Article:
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I have been attempting to resolve this issue for about two weeks now. So far, everything I try has a problem that makes it unworkable.

Problem
One of the current requirements is that I need to be able to transfer calendar events from multiple site collections into a single, amalgamated merged calendar stored on an entirely separate collection.

To that end, I have downloaded and installed Useful Sharepoint Designer Custom Workflow Activities from CodePlex, which adds extra workflow options for SPD. One of these allows you to copy a list item to another list at another URL. Ok, great. Easy enough to dump all the items we need into the alagamated calendar, just use the workflow to copy it whenever a new item is created or modified.

The problem I'm running into now is that the amalgamated calendar starts accruing duplicates, as every time an item is copied, it does not overwrite the original. To that end, I've created a sequential workflow in Visual Studio that just iterates through the events, and deletes old ones based on their original IDs. Running this manually works fine; I'm left with just the latest versions of events.

Since the copy process uses the System Account, the new item in the amalgamated site collection will not trigger any item creation workflows, to prevent workflow recursion. Alright, I understand that, and try to work around that.

I have tried adding the workflow as a timer job, in order to trigger this workflow on a regular basis. I have tried just creating a permanent whileActivity loop, that doesn't end unless it gets cancelled or triggers a fault. The other addition is a delayActivity, which pauses after iterating through the list, and then just dumps it back to the top of the loop. The idea is to start the workflow manually, and let it go. Unfortunately, the first time works fine, and when the workflow starts again, I get an error: Object reference not set to an instance of the object.

I have also tried using EFWorkflowTimer, to trigger workflows at specific times. I get the same error message as above: Object reference not set to an instance of the object.

This leads me to believe that there is something in my code that doesn't parse properly when disassociated from manual execution.

My Code:

SPWorkflow.CreateHistoryEvent(workflowProperties.Web, this.WorkflowInstanceId, 0, workflowProperties.Web.CurrentUser, new TimeSpan(), "", "Beginning Checking for Duplicates", "");
using (SPWeb web = workflowProperties.Web)
{
    SPList list = web.Lists[workflowProperties.ListId];

            SPWorkflow.CreateHistoryEvent(workflowProperties.Web, this.WorkflowInstanceId, 0, workflowProperties.Web.CurrentUser, new TimeSpan(), "", "Looping through events", "");
            List<SPListItem> itemsToDelete = new List<SPListItem>();

            foreach (SPListItem item in list.Items)
            {
                SPWorkflow.CreateHistoryEvent(workflowProperties.Web, this.WorkflowInstanceId, 0, workflowProperties.Web.CurrentUser, new TimeSpan(), "", "Current Item: " + item["ID"], "");

                foreach (SPListItem search in list.Items)
                {
                    if (item["OriginalID"].Equals(search["OriginalID"]) && !item["ID"].Equals(search["ID"]))
                    {
                        SPWorkflow.CreateHistoryEvent(workflowProperties.Web, this.WorkflowInstanceId, 0, workflowProperties.Web.CurrentUser, new TimeSpan(), "", "Duplicate found.  Description: " + item["Description"], "");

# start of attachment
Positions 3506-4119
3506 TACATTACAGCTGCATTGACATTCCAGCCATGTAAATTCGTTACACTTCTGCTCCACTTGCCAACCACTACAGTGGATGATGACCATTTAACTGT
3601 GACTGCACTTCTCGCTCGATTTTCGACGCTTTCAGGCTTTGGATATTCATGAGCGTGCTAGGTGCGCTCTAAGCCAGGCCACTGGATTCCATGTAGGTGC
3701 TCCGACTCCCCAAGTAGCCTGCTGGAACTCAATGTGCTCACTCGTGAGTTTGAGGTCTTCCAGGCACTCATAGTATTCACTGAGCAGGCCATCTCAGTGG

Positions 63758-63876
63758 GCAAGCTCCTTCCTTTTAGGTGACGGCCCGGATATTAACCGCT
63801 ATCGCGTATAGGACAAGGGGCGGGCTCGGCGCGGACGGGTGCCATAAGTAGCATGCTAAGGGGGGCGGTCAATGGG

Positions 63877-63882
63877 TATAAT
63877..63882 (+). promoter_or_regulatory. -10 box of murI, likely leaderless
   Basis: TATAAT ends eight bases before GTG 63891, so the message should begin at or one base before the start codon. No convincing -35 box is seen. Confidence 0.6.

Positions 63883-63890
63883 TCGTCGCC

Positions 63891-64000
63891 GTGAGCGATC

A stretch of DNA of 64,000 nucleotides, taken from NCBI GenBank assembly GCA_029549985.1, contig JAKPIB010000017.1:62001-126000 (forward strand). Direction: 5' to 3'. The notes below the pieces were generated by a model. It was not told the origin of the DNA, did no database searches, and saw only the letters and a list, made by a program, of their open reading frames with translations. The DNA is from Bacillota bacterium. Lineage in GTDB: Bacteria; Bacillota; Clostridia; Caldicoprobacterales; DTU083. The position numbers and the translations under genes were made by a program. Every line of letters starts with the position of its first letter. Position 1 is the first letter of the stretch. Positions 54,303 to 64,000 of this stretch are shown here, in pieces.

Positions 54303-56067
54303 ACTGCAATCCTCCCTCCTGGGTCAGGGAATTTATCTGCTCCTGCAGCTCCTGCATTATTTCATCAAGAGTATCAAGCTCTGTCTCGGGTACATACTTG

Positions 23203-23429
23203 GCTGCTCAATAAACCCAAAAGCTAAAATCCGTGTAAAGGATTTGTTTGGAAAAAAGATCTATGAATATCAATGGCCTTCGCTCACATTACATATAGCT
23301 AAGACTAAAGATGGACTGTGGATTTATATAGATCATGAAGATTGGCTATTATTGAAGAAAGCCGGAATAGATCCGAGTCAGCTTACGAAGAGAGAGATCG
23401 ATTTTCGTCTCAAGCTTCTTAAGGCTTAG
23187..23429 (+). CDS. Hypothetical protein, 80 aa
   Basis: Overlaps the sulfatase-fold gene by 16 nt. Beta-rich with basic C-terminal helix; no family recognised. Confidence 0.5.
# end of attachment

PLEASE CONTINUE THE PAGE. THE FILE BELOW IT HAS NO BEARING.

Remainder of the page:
if ((DateTime)item["Created"] > (DateTime)search["Created"])
                        {
                            SPWorkflow.CreateHistoryEvent(workflowProperties.Web, this.WorkflowInstanceId, 0, workflowProperties.Web.CurrentUser, new TimeSpan(), "", "Deleting Item: " + search["ID"], "");
                            if (!itemsToDelete.Contains(search))
                                itemsToDelete.Add(search);
                        }
                        else
                        {
                            SPWorkflow.CreateHistoryEvent(workflowProperties.Web, this.WorkflowInstanceId, 0, workflowProperties.Web.CurrentUser, new TimeSpan(), "", "Deleting Item: " + item["ID"], "");
                            if (!itemsToDelete.Contains(item))
                                itemsToDelete.Add(item);
                        }
                    }
                }
            }

            foreach (SPListItem currentItem in itemsToDelete)
            {
                currentItem.Delete();
            }

            SPWorkflow.CreateHistoryEvent(workflowProperties.Web, this.WorkflowInstanceId, 0, workflowProperties.Web.CurrentUser, new TimeSpan(), "", "Check for duplicates complete", "");
        }

When I check my workflow history, I see:

7/19/2012 11:19 AM  System Account  Creating and Invoking Duplicate Workflow    
7/19/2012 11:19 AM  System Account  Beginning Checking for Duplicates   
7/19/2012 11:19 AM  System Account  There was an issue checking duplicates. 
7/19/2012 11:19 AM  System Account  Object reference not set to an instance of an object.

So it seems to be erroring on:

using (SPWeb web = workflowProperties.Web)

To narrow it down, I added a history event right after creating the SPWeb object, and it doesn't hit that. So it's something to do with the top line, which doesn't make sense; the implication is that workflowProperties is uninitialized, but if that were so, it couldn't log the history events, as that's exactly what it's using.

Does anyone have any ideas what I'm doing wrong?

share|improve this question
3  
Have you considered expanding upon the Useful Sharepoint Designer Custom Workflow Activities action you are using to prevent duplicate items from being created? Following the logic from your snippet, you could add an updateListItem() method that would be called if a list item with the OriginalID exists. –  LeviS Jul 25 '12 at 15:31
    
The workflow option I'm choosing has an overwrite option; it doesn't work, for some reason. –  fbueckert Jul 25 '12 at 15:47
1  
Taking a look at the docs, the overwrite option works only on Documents/Files in libraries. I assume this is because lists do not have a default, unique field to compare on. Whereas as the action can compare file names in a library to do the overwrite. If you can develop a custom workflow I expect you could download the source of the project and add in the ability to overwrite a list item for you special case. –  LeviS Jul 25 '12 at 16:10
    
I agree with LeviS you can track the ID of the calendar item you want to update and update it using the current item. SP Designer is nice, but this seems like a job for VS workflows. –  Mike Jul 27 '12 at 18:00